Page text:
Airmen at Nellis AFB, Nev., are using the Web-based Information Dominant Warfare (WIDOW) software application, developed by the U.S. Air Force Kessel Run unit, to increase information exchange speed during Red Flag and Weapons School Integration (WSINT) training exercises, as the Air Force plans to field WIDOW as the digital bridge between Air Operations Centers (AOCs) and platforms, such as the Lockheed Martin [LMT] U-2 Dragon Lady.

During such exercises, WIDOW is to allow the use of digital coordination cards, tanker plans, mission timelines and asset flows without relying on emails to exercise participants or other more time-consuming means, such as the use of shared drives and spreadsheets.

“WIDOW improved the access, accuracy and timeliness of information required for the U-2 pilot to effectively synchronize capabilities with the composite force,” Air Force Maj. John Mattson, a former U-2 Weapons Instructor Course (WIC) instructor, said in an Air Force statement last month.

“While the U-2 easily deconflicts vertically by flying several miles above all of the other air domain players, the objective of WSINT is not to deconflict capabilities, but to integrate capabilities to achieve the desired effect,” he said. “WIDOW has improved the U-2 pilot’s access to mission-planning information and their ability to input timely refinements of mission planning-information in a manner that just wasn’t practical with paper coordination cards for a geographically or temporally-dispersed pilot in a space suit.”

DoD uses Platform One‘s continuous Authority to Operate, or c-ATO, on Non-secure Internet Protocol Router (unclassified), Secret Internet Protocol Router (secret) and Joint Worldwide Intelligence Communication System (top secret) networks.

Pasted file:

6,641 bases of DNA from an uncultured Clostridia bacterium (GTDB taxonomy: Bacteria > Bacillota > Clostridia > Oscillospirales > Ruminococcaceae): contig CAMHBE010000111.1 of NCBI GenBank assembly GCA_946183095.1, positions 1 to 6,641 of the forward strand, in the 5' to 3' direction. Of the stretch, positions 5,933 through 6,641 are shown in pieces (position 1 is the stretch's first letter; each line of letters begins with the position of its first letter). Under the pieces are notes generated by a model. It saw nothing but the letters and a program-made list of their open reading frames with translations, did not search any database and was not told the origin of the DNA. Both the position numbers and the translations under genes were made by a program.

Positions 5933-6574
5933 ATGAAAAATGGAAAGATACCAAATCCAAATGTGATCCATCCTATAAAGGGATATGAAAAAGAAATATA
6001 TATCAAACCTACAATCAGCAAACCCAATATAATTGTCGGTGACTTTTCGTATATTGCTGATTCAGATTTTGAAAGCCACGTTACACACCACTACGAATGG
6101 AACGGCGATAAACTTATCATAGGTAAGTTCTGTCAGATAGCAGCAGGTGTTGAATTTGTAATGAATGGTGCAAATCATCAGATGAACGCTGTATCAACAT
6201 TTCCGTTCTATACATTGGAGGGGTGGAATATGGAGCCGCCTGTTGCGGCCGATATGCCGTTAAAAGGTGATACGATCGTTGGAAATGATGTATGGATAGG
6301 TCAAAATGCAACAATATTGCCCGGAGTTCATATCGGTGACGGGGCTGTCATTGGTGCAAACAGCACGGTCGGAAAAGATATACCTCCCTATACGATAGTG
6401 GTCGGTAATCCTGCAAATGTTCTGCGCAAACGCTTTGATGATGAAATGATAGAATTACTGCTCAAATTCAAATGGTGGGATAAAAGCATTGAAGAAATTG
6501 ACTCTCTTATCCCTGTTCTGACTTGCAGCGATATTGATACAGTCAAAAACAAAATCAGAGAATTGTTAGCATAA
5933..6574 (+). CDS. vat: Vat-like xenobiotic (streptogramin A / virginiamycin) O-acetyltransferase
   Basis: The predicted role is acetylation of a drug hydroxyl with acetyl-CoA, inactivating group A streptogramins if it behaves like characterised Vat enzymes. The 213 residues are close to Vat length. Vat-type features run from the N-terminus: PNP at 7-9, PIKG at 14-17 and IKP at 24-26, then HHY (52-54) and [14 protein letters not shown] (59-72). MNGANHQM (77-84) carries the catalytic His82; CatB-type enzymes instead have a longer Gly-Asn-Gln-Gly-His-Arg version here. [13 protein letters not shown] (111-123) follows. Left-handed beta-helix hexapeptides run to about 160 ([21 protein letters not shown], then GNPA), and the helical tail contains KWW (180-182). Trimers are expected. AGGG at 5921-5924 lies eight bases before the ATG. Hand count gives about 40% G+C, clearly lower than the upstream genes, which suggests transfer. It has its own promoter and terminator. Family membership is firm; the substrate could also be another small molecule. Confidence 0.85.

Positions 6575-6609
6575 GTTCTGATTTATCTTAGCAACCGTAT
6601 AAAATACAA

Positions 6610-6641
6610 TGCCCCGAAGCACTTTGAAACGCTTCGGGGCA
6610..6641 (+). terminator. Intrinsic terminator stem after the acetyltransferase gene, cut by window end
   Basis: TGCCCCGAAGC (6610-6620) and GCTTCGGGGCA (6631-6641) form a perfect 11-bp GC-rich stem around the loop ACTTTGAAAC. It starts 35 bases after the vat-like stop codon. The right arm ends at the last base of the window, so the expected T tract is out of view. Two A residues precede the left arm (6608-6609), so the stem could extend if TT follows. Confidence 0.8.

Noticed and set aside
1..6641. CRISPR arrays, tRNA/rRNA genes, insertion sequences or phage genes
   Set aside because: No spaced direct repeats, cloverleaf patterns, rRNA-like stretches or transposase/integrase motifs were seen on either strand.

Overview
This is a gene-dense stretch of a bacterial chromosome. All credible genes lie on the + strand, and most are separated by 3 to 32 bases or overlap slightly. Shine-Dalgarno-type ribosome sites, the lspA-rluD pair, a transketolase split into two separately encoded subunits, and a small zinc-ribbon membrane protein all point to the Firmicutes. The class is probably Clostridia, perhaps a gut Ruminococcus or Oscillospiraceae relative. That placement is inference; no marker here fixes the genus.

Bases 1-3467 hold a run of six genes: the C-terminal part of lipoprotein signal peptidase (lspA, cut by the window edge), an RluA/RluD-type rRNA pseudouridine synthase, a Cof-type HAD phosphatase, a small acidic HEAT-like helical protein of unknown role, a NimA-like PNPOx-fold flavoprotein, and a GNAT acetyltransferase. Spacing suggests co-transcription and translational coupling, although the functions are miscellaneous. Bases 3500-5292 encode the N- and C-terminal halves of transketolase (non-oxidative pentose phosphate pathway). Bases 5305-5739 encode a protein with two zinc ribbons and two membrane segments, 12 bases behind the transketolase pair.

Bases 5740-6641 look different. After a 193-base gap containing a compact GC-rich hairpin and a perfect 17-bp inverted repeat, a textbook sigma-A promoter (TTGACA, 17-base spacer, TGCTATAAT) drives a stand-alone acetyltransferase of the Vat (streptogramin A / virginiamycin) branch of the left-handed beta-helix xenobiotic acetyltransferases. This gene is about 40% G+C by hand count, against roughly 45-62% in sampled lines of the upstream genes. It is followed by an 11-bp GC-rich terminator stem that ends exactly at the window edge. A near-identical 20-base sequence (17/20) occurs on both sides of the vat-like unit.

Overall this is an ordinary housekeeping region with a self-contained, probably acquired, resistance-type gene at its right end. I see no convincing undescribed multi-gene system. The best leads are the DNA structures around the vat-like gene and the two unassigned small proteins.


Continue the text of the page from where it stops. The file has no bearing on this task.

Airmen have used the 3-3 Integrated Planning and Employment (IPE) manual, which lays outs mission planning and employment details, including data collection requirements and what is expected from that data.

“What planners have historically had to do is take several individual pieces of mission data and manually input them into spreadsheets and other disconnected mission products as designated by 3-3.IPE and then save them on a shared drive or email them for dissemination to mission participants,” said Air Force Maj. William Short, the Air Force chief of staff fellow at the Air Force’s Blue Horizons Center for Strategy and Technology at the Air War College at Maxwell AFB, Ala.

“If there is a missing or incorrect piece of information [in the traditional 3-3.IPE process], then the process of saving, sharing and emailing happens again,” Short said. “This process is long, arduous and leaves a lot of room for error.”

The Air Force said that the Air Force’s Advanced Battle Management System will use applications like WIDOW to transmit data “to the edge, other applications and mission partners with speed and agility in an effort to achieve the Joint All-Domain Command and Control vision.”